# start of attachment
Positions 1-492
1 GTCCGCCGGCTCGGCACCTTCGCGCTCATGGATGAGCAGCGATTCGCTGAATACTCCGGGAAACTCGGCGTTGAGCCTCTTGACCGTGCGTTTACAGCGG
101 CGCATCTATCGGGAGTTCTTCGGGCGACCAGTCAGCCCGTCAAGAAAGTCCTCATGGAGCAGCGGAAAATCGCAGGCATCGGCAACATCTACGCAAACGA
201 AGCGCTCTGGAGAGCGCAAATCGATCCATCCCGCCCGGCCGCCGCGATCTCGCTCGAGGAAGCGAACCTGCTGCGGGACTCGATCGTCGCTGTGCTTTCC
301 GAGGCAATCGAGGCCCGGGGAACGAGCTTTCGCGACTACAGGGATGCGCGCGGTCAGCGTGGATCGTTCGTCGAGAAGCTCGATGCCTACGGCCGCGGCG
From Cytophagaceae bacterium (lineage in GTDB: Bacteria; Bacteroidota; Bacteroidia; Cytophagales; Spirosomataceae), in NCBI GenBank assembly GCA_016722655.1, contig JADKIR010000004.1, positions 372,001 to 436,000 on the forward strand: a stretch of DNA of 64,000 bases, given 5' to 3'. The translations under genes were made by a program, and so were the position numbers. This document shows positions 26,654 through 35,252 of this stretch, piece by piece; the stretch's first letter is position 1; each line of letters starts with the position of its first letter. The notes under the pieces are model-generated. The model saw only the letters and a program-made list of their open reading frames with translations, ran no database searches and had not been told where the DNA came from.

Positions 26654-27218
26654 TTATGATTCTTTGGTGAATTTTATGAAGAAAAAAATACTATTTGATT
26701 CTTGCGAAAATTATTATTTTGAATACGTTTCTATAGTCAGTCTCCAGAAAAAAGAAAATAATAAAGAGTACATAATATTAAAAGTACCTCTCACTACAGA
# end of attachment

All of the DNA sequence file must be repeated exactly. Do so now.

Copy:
Positions 1-492
1 GTCCGCCGGCTCGGCACCTTCGCGCTCATGGATGAGCAGCGATTCGCTGAATACTCCGGGAAACTCGGCGTTGAGCCTCTTGACCGTGCGTTTACAGCGG
101 CGCATCTATCGGGAGTTCTTCGGGCGACCAGTCAGCCCGTCAAGAAAGTCCTCATGGAGCAGCGGAAAATCGCAGGCATCGGCAACATCTACGCAAACGA
201 AGCGCTCTGGAGAGCGCAAATCGATCCATCCCGCCCGGCCGCCGCGATCTCGCTCGAGGAAGCGAACCTGCTGCGGGACTCGATCGTCGCTGTGCTTTCC
301 GAGGCAATCGAGGCCCGGGGAACGAGCTTTCGCGACTACAGGGATGCGCGCGGTCAGCGTGGATCGTTCGTCGAGAAGCTCGATGCCTACGGCCGCGGCG
From Cytophagaceae bacterium (lineage in GTDB: Bacteria; Bacteroidota; Bacteroidia; Cytophagales; Spirosomataceae), in NCBI GenBank assembly GCA_016722655.1, contig JADKIR010000004.1, positions 372,001 to 436,000 on the forward strand: a stretch of DNA of 64,000 bases, given 5' to 3'. The translations under genes were made by a program, and so were the position numbers. This document shows positions 26,654 through 35,252 of this stretch, piece by piece; the stretch's first letter is position 1; each line of letters starts with the position of its first letter. The notes under the pieces are model-generated. The model saw only the letters and a program-made list of their open reading frames with translations, ran no database searches and had not been told where the DNA came from.

Positions 26654-27218
26654 TTATGATTCTTTGGTGAATTTTATGAAGAAAAAAATACTATTTGATT
26701 CTTGCGAAAATTATTATTTTGAATACGTTTCTATAGTCAGTCTCCAGAAAAAAGAAAATAATAAAGAGTACATAATATTAAAAGTACCTCTCACTACAGA